january 2009

Andy Scott

Those who find the estimable John Pizzarelli perhaps a bit arch and a whiter shade of white ought to give Andy Scott a whirl. Don't Tempt Fate, his new solo album, is a delightful, relaxed groovy affair of original jazz- and blues-influenced tunes purveyed by musicians comfortable in both modes, with nice acoustic touches dotting the otherwise-electric ambiance. Scott offers a slight bluesy swagger and drawl in his vocal style—Mac Rebbenack and Randy Newman are the most obvious influences here—every bit as natural as his guitar and keyboard playing is fluid. The attitude is generally upbeat, with potential heartbreakers rendered from the standpoint of a warm afterglow memory of a good, and gone, romance—witness the frolicsome pace of "Lost But Not Forgotten," with its litany of "things we once shared" followed by the unambiguously rendered sentiment, "I can only hope that you are safe and warm somewhere," with Scott's quiet, percolating electric Wurlitzer noodlings conjuring a winsome, Vince Guaraldi feel. Which is not to suggest there aren't some deeper hurts expressed herein. "Lost But Not Forgotten," in fact, is followed by a slow grinding blues ballad, "Lost In The World," which expressively laments the one that got away, a pain Scott makes vivid with his deliberately rendered, sandpapery vocal suggestive of tears roiling beneath its calm surface. Vamping and fingerpicking on acoustic guitar on "Who Doesn't Call," Scott offers up a wry, slightly sardonic, perspective on the lonely guy's plight ("who doesn't call/when I'm not there to answer the phone"). With his old friend Madeleine Peyroux (Scott's been an opening act for her) adding a sassy second vocal, Scott kicks off his album with a jaunty advisory, "Don't Tempt Fate," in which he appeals to his significant other to resist giving in to the old devils while he's away—"one hand holds today/but not for long/don't tempt fate/keep our love strong"—and spices it with the tight rhythmic drive of his laudable ensemble and some witty repartee with Peyroux near the end. Accompanied variously by keyboardist Sam Yahel, classical guitarist Ben Butler, drummer Victor Lewis, acoustic guitarist Ross Traut, Norika Ueda on upright bass and Sam Yahel on Hammond organ and grand piano, Scott keeps the mood misty blue and his vocals thoughtful and expressive, giving Don't Tempt Fate the pleasing cohesion of a well-considered statement addressing matters of the heart from multiple vantagepoints. Anyone who's been through the mill a bit will recognize the situations and feelings Scott examines, and those who think this could never happen to them, well, don't tempt fate—absorb this advice, and take it to heart, as Andy Scott has done. —David McGee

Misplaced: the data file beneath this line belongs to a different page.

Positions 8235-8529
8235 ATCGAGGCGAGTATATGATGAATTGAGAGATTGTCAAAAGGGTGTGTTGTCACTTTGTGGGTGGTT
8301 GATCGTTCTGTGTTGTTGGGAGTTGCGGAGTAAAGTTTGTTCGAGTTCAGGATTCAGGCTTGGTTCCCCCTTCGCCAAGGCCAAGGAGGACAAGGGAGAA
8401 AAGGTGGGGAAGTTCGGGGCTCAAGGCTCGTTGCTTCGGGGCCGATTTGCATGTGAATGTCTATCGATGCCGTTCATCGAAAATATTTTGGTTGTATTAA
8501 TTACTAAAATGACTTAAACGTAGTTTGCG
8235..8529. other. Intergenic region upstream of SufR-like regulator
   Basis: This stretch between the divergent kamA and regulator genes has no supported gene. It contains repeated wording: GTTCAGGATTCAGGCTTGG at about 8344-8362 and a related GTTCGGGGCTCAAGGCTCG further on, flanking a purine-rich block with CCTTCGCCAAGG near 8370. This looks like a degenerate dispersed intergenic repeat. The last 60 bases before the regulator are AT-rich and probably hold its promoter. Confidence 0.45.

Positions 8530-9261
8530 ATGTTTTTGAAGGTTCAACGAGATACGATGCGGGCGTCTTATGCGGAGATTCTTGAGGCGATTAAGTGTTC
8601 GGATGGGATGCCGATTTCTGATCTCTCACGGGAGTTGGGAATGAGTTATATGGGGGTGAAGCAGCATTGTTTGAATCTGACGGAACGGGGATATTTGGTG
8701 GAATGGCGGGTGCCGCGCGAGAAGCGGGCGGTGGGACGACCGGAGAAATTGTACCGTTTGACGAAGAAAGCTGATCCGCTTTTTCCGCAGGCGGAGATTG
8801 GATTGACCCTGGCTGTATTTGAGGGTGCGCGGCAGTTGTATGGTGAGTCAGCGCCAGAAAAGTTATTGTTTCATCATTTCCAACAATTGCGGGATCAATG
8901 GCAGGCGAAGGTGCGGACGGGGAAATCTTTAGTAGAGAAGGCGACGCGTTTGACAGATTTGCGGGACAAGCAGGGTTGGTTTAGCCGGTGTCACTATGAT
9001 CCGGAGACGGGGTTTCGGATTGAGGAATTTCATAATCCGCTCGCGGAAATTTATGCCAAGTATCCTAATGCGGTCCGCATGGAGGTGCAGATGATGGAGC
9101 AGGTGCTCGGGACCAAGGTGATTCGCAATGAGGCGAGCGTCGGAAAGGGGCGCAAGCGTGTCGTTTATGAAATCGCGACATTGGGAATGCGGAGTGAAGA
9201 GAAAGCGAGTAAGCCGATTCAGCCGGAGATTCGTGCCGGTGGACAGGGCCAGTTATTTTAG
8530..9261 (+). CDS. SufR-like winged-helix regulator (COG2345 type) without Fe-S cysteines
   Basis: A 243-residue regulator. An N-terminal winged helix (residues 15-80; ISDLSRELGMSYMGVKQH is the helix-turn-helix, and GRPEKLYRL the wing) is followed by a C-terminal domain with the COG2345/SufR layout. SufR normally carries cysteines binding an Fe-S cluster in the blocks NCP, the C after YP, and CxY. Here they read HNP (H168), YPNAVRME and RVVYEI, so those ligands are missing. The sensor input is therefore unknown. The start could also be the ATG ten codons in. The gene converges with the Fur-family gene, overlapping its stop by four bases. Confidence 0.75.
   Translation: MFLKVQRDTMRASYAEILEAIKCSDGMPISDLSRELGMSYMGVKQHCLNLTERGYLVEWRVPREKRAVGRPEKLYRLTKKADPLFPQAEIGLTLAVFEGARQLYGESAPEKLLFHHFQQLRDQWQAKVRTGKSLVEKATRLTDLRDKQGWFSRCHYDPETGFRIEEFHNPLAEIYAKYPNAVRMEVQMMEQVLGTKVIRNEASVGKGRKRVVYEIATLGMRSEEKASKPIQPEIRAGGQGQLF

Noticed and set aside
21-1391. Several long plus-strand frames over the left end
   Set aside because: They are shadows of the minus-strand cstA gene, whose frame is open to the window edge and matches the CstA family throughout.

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Founder/Publisher/Editor: David McGee
Contributing Editors: Billy Altman, Derk Richardson
Logo Design: John Mendelsohn (www.johnmendelsohn.com)
Website Design: Kieran McGee (www.kieranmcgee.com)
Staff Photographers: Audrey Harrod (Louisville, KY; www.flickr.com/audreyharrod), Alicia Zappier (New York)
E-mail: thebluegrassspecial@gmail.com
Mailing Address: David McGee, 201 W. 85 St.—5B, New York, NY 10024